Organist widow rejects hate after manslaughter verdict

Maureen Greaves said her faith motivated her to pray for pair. Picture: PA
Maureen Greaves said her faith motivated her to pray for pair. Picture: PA
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The widow of a church organist who was battered to death as he walked to a Christmas Eve service said she rejected “feelings of hate and unforgiveness” after a man was convicted of killing her husband.

Maureen Greaves sobbed in the public gallery at Sheffield Crown Court after unemployed father-of-two Ashley Foster, 22, was found guilty of the manslaughter of Alan Greaves, 68.

Devout Christian Mr Greaves suffered head injuries when he was attacked in the High Green area of Sheffield on his way to midnight mass at St Saviour’s Church. He died in hospital three days later.

There were dramatic scenes in court yesterday after a jury foreman returned a not guilty verdict to the charge of murder Foster was facing. The defendant’s family celebrated, and Mrs Greaves looked confused as barristers and the judge prepared to move on to the next part of the proceedings.

However, the atmosphere changed suddenly when the woman foreman shouted “but guilty to manslaughter” over the noise from the gallery. At that point Foster’s girlfriend and mother of his two young children, Natalie Evers, burst into tears and ran from the court.

Another man, Jonathan Bowling, also 22, had admitted murdering Mr Greaves, a grandfather. Bowling, who was standing in the dock, put his head in
his hands.

As the judge clarified the verdict with the jury, Mrs Greaves, 63, also collapsed in tears and was comforted by members of her family and church who supported her through a trial lasting more than three weeks.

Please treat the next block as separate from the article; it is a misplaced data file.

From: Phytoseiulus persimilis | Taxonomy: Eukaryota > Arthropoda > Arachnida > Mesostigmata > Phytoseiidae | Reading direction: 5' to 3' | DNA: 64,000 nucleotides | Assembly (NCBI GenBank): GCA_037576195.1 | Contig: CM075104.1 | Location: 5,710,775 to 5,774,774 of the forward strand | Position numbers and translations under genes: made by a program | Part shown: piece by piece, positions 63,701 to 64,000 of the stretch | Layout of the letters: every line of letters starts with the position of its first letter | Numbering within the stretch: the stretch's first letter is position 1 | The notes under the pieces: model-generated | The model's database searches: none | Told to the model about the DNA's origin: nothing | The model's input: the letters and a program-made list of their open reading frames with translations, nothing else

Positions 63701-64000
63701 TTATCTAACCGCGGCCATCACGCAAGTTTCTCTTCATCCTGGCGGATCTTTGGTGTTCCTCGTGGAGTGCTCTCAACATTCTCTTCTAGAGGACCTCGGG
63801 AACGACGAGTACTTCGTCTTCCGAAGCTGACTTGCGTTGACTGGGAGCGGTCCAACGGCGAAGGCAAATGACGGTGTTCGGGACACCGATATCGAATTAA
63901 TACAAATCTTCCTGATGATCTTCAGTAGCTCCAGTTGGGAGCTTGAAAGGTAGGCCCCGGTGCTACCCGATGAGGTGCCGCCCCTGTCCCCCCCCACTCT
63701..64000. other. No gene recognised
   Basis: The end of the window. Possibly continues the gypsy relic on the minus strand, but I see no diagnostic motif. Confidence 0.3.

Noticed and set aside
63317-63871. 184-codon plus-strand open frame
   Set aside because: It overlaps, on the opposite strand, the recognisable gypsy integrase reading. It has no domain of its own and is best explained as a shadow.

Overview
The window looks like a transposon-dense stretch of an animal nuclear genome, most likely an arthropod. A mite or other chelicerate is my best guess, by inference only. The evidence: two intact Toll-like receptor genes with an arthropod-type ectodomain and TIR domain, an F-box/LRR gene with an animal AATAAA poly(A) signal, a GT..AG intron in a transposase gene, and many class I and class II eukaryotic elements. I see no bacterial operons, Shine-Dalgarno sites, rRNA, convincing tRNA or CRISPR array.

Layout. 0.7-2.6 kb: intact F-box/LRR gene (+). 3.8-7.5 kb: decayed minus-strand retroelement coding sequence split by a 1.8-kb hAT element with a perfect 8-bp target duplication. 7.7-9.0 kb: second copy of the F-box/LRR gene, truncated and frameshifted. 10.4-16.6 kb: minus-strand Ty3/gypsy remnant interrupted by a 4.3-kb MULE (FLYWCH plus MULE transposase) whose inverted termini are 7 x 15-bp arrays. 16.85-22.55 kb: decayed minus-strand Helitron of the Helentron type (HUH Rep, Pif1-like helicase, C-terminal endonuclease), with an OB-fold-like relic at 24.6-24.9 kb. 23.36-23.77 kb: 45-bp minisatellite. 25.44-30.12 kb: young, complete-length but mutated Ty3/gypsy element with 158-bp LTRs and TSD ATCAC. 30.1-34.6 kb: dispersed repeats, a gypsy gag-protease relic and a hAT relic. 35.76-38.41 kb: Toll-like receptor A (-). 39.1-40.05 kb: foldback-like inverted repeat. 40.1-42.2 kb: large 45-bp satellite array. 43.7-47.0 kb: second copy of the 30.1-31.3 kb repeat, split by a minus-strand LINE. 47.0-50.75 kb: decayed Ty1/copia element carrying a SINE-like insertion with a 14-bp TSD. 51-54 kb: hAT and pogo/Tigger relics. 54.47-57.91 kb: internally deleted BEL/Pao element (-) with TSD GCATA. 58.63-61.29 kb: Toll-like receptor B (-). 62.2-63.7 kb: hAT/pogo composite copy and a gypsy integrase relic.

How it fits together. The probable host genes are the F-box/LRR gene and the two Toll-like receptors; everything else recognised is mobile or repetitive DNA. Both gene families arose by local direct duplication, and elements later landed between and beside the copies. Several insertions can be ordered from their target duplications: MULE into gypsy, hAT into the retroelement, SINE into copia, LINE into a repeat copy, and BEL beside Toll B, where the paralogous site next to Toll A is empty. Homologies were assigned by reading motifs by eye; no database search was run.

Foster and Bowling are due to be sentenced today.

During Foster’s trial, prosecutors described how father-of-four Mr Greaves was severely beaten with a pick-axe handle and another weapon that has never been found, possibly a hammer.

Foster and Bowling had left a gathering on Christmas Eve last year. According to prosecutors they were stalking the streets of High Green looking for someone to attack. If they had not killed Mr Greaves, it would have been someone else, the jury was told. Senior police officers said
yesterday the pair was out
“looking for trouble”.

Detective Superintendent Matt Fenwick, who led the murder inquiry, said Mr Greaves only came into Bowling and Foster’s path because he was cold and had gone back to his house for his hat, delaying his walk to church by a few minutes.

Speaking outside court yesterday, Mrs Greaves said: “Alan was a man driven by love and compassion and he would not want any of us to hold on to feelings of hate and unforgiveness.

“So, in honour of Alan and in honour of the God we both love, my prayer is that this story doesn’t end today.

“My prayer is that Jonathan Bowling and Ashley Foster will come to understand and experience the love and kindness of the God who made him in his own image and that God’s great mercy will inspire them to true repentance.”

Mrs Greaves added: “I believe that justice was done for the actions taken that resulted in the murder of an innocent man.

“Society needs protecting from people who do such evil acts. I am greatly satisfied and relieved by the result of the court today, however no sentence will bring Alan back. Alan was a wonderful man who is so dearly missed. Our lives will never be the same again.”